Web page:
Genna Sosonko is a writer and grandmaster who straddles two great chess cultures, Holland and the USSR, his chosen and native lands. His latest book, The Rise and Fall of David Bronstein (Elk and Ruby Publishing House), does not contain any actual chess analysis but instead focuses on Bronstein’s decade-long obsession with his narrow failure to become world champion in his 1951 match with Botvinnik. Bronstein was one of the most creative players in the history of the game, yet his inability to unseat Botvinnik gnawed at his soul and acted as a block on any future attempt to seize the supreme title, or even to win a major tournament.
A good counterpart to Sosonko’s book is Bronstein Move by Move (Everyman Chess), by the reliable Steve Giddins, upon which the notes to this week’s game are based.
Bronstein-Botvinnik: World Championship Moscow (Game 22) 1951; Dutch Defence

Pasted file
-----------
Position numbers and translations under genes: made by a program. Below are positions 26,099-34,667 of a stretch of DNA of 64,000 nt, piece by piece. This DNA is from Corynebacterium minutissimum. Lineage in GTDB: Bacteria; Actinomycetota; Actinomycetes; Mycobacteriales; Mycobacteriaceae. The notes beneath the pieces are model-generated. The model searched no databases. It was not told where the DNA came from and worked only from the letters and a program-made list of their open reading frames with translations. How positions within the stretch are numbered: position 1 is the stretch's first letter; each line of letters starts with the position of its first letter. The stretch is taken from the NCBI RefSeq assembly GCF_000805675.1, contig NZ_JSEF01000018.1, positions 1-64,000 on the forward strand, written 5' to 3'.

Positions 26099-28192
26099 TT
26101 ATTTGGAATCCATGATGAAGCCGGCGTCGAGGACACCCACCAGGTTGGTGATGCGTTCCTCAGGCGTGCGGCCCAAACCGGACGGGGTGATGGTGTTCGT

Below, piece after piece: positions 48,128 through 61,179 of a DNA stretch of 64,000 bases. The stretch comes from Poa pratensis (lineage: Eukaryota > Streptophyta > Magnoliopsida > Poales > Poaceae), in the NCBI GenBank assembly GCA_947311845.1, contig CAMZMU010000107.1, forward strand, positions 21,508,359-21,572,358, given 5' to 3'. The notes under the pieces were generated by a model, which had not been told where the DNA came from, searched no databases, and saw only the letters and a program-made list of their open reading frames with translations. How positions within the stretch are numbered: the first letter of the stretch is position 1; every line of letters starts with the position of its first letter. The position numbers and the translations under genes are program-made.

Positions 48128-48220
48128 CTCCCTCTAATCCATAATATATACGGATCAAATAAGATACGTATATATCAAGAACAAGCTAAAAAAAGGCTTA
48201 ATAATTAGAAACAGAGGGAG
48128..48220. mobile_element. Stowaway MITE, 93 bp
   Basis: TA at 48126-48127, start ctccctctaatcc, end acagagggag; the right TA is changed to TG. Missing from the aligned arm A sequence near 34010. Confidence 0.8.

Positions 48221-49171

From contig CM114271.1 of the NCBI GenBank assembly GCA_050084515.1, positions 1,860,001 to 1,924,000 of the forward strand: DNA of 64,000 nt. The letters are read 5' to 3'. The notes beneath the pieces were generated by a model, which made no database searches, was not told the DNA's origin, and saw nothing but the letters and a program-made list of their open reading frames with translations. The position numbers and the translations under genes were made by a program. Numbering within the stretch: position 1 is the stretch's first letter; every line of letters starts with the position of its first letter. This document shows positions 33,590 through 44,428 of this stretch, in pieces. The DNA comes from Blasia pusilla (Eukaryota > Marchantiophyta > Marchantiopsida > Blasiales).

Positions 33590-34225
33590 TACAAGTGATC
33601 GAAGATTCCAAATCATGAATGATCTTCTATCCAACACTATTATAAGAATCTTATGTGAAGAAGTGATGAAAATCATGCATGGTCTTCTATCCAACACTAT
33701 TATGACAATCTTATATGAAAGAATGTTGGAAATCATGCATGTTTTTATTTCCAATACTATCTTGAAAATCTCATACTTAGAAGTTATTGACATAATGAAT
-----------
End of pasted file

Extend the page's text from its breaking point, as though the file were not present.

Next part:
1 d4 e6 2 c4 f5 3 g3 Nf6 4 Bg2 Be7 5 Nc3 0-0 6 e3 d5 7 Nge2 c6 8 b3 Ne4 9 0-0 Nd7 10 Bb2 Ndf6 A typical Stonewall. White has a slight advantage thanks to the weakness of e5, but Black is very solid. 11 Qd3 g5 This is not quite the attacking gesture it looks. Black has a more subtle, positional idea in mind — he wants to play … g4, so as to secure control of the e4-square and stop White organising f3 and e4. 12 cxd5 exd5 13 f3 Nxc3 14 Bxc3 g4 15 fxg4 Nxg4 16 Bh3 Nh6 17 Nf4 Bd6 18 b4 (see diagram 1) White aims to play a minority attack with b5 and create a weakness in the black queenside. 18 … a6 19 a4 Qe7 20 Rab1 b5 This is one of the standard ways of meeting the minority attack. For this to work, he needs to be able to prevent White from playing e4. 21 Bg2 Ng4 22 Bd2 Nf6 23 Rb2 Bd7 Bronstein criticised this as allowing White a favourable regrouping, and instead recommended 23 … Ne4. 24 Ra1 Ne4 25 Be1 Rfe8 26 Qb3 Kh8 27 Rba2 Qf8 28 Nd3 The knight moves away, putting paid to any thoughts of … Bxf4, and also defends the b4-pawn while taking aim at c5 and e5. Now a possible Ne5 must always be reckoned with, hoping to open up the long diagonal, if Black should capture twice on e5. 28 … Rab8 29 axb5 axb5 30 Ra7 Re7 31 Ne5 Things are now really starting to come together for White. His knight irrupts into the enemy position, exploiting the classic Stonewall weakness on e5, and Black’s game is now extremely hard to defend. 31 … Be8 (see diagram 2) 32 g4 A lovely positional blow. With White’s pieces mainly infiltrating down the queenside, Bronstein suddenly opens a second front on the other wing. 32 … fxg4 With time-trouble adding to his other woes, Botvinnik collapses. Black is still hanging on after the cold-blooded 32 … Bxe5 33 dxe5 Rg7 34 Rxg7 Qxg7 35 gxf5 Qxe5 36 Ra7 Kg8. 33 Bxe4 dxe4 34 Bh4 Rxe5 35 dxe5 Bxe5 36 Rf1 Qg8 37 Bg3 Fatally luring the bishop off the long diagonal. 37 … Bg7 38 Qxg8+ Black resigns
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